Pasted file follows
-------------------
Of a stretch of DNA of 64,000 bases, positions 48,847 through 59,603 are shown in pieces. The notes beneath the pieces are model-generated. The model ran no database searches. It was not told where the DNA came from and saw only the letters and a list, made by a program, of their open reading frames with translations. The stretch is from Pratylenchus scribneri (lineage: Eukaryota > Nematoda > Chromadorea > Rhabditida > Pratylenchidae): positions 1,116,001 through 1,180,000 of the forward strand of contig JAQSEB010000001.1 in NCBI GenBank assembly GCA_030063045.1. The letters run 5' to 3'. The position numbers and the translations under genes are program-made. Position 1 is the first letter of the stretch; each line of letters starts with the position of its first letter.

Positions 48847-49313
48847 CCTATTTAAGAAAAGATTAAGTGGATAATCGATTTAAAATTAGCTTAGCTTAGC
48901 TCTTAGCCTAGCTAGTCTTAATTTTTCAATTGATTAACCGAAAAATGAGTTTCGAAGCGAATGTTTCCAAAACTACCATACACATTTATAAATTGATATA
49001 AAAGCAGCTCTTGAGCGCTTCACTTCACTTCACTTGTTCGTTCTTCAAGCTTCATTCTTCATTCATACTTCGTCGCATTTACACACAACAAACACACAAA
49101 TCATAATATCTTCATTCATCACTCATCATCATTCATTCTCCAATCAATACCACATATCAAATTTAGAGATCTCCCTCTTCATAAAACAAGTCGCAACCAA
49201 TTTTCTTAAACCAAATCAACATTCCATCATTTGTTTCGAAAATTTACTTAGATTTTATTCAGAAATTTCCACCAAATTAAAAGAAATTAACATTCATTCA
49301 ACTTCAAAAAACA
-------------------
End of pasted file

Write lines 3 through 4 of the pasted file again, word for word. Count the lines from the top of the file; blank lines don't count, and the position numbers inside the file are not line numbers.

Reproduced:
48847 CCTATTTAAGAAAAGATTAAGTGGATAATCGATTTAAAATTAGCTTAGCTTAGC
48901 TCTTAGCCTAGCTAGTCTTAATTTTTCAATTGATTAACCGAAAAATGAGTTTCGAAGCGAATGTTTCCAAAACTACCATACACATTTATAAATTGATATA